PCOS (Polycystic Ovary Syndrome) is a hormone imbalance disorder that affects women of reproductive age. It is a common hormone disorder in this demographic and significantly impacts their quality of life. It can also affect fertility and pregnancy, as hormonal imbalances can usually lead to difficulty conceiving or carrying a fetus.
According to a study reported by The Hindu, one in five women in India suffer from PCOS. Moreover, a lot of them remain undiagnosed!
September is the official PCOS Awareness Month, and we want every woman and man alike to understand what it means and how we can treat it.
So, let’s get into it!
What Does PCOS Mean?
PCOS (Polycystic Ovary Syndrome) is a hormonal disorder caused in women when their bodies produce higher than normal levels of androgens (male hormones). Every female body has specific amounts of androgens, but due to PCOS, the body starts making high levels of the same, which leads to problems in the reproductive system.
These hormonal imbalances restrict the regular release of eggs (ovulation). When this happens, the menstrual cycle gets disturbed, resulting in irregular periods and other symptoms.
PCOS causes ovaries to enlarge and form multiple cysts.
Common Signs/Symptoms Of PCOS
The first sign of PCOS is irregular/late periods. Others might include:
- Hair growth – Most commonly on your face but can take place on your back, stomach, and chest as well.
- Weight gain – Another prevalent sign of PCOS.
- Acne – Cystic breakouts on the face, chest, and upper back.
- Hair fall/Baldness – Thinning of hair leading to hair fall and baldness
Who Is Most Likely To Have PCOS?
- Women who are overweight or obese
- Have smoking/drinking habits
- Follow unhealthy diet
- Have no physical activity
- Women with Stress/Anxiety/Depression
- Women with Insulin resistance
- Family History of type-2 Diabetes
Diagnosis of PCOS
It’s advisable to consult your gynaecologist as soon as visible symptoms occur. The doctor might run some tests and physically examine your symptoms, which might include:
- An ultrasound – The doctor might recommend a pelvic ultrasound to diagnose the cystic appearance of ovaries. Other ultrasounds might include transvaginal ultrasound.
- Blood tests – Glucose tolerance test is a very common one. Other tests to check your hormone levels like FSH, LH, and TSH can be included.
- A Pelvic Exam – The doctor might examine your pelvic region manually or visually to diagnose any abnormalities.
How It Relates To Pregnancy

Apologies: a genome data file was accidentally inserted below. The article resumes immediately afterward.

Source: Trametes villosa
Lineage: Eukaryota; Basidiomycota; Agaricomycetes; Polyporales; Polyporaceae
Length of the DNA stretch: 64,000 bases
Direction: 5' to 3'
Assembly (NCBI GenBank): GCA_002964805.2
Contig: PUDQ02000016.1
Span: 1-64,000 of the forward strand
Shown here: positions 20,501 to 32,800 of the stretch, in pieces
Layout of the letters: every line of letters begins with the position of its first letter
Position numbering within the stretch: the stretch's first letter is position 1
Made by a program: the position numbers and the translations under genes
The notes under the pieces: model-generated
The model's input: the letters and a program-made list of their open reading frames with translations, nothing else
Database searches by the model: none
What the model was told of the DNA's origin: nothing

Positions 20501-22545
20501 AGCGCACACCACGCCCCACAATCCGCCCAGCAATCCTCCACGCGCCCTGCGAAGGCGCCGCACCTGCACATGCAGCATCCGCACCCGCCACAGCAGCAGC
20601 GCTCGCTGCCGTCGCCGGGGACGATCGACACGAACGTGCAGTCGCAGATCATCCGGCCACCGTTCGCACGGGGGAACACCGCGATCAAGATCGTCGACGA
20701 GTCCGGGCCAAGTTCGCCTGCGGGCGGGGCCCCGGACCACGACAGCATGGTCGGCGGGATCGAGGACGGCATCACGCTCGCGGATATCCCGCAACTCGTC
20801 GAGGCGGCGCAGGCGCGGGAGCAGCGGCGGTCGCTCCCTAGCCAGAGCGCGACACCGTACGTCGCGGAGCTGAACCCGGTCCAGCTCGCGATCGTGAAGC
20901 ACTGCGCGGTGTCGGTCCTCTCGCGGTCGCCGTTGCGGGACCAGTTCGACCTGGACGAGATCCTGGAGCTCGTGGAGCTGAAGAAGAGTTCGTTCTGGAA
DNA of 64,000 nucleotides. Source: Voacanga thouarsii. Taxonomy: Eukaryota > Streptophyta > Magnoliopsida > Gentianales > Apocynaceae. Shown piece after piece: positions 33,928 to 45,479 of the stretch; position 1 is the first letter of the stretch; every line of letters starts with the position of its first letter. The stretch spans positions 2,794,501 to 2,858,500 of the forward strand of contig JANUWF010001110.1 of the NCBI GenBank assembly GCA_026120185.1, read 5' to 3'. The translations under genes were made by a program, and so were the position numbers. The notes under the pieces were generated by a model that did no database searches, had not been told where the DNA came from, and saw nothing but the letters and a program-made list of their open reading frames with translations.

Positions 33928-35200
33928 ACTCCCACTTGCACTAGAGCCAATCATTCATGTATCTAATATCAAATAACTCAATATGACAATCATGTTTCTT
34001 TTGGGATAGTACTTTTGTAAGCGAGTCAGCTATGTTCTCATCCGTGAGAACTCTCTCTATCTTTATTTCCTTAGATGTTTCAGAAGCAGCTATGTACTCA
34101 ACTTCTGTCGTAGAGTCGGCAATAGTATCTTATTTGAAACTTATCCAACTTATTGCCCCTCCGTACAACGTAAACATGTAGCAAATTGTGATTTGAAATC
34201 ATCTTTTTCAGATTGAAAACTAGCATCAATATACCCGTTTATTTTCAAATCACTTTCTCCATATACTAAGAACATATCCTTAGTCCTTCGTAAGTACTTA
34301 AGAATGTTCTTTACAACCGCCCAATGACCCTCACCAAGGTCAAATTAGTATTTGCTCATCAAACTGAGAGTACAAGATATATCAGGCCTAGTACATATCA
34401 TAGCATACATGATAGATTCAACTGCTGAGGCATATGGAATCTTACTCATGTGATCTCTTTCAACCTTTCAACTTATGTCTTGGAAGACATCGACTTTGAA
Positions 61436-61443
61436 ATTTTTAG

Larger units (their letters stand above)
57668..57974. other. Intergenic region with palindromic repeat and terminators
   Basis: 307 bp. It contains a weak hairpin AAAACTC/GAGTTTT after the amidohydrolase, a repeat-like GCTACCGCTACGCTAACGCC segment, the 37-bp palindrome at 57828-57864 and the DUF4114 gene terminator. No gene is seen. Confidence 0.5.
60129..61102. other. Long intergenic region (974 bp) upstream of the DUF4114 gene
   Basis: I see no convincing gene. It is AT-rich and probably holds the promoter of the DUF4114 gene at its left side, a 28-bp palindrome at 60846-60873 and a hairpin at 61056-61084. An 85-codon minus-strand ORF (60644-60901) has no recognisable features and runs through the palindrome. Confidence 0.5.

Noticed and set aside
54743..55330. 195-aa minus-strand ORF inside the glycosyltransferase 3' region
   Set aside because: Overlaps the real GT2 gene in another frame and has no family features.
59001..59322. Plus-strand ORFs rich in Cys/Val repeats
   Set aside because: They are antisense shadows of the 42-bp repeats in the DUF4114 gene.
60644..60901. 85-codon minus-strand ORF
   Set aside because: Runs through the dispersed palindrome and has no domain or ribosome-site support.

PCOS causes your body to produce higher levels of androgens (male hormones), affecting female hormones like estrogen and progestin. It hampers the regular release of eggs from the ovaries. When the egg is not released, fertilization through the sperm does not take place. Hence, leading to difficulty in getting pregnant.
According to a study, around 70-80 per cent of women with PCOS have difficulty getting pregnant. However, if you’re pregnant, it can lead to several health complications for you and your baby. For example, miscarriage, premature birth, etc., might occur. Also, there are chances that if your baby is a girl, she might get PCOS.
PCOS also makes up for higher chances of getting a cesarean and can cause other complications during the baby’s delivery.
Ways To Treat PCOS
- Lifestyle changes – The best possible treatment is by making specific shifts in your lifestyle and eating habits. Emphasizing a good diet, regular exercise, cutting down on sugar, etc., are great ways to start.
- Weight loss – As it is caused in overweight and obese women, losing weight can help.
- Birth control pills – Birth control pills contain estrogen and progestin that can help reduce the levels of androgens. Therefore, curbing PCOS.
- Medications – The medications might include Clomiphene, Metformin, etc. Consult your doctor before starting any medicine.
PCOS can be a major contributor to health issues like depression, anxiety, and heart diseases in the future. It can even lead to infertility. However scary it might sound, it is treatable. It can either be treated by making lifestyle changes or by taking medical help from your gynaecologist. It can also slow down your chances of getting pregnant. So, if you’re considering getting pregnant, it’s best that you consult a fertility specialist.
Late periods could also be a sign of other things than pregnancy, read it here!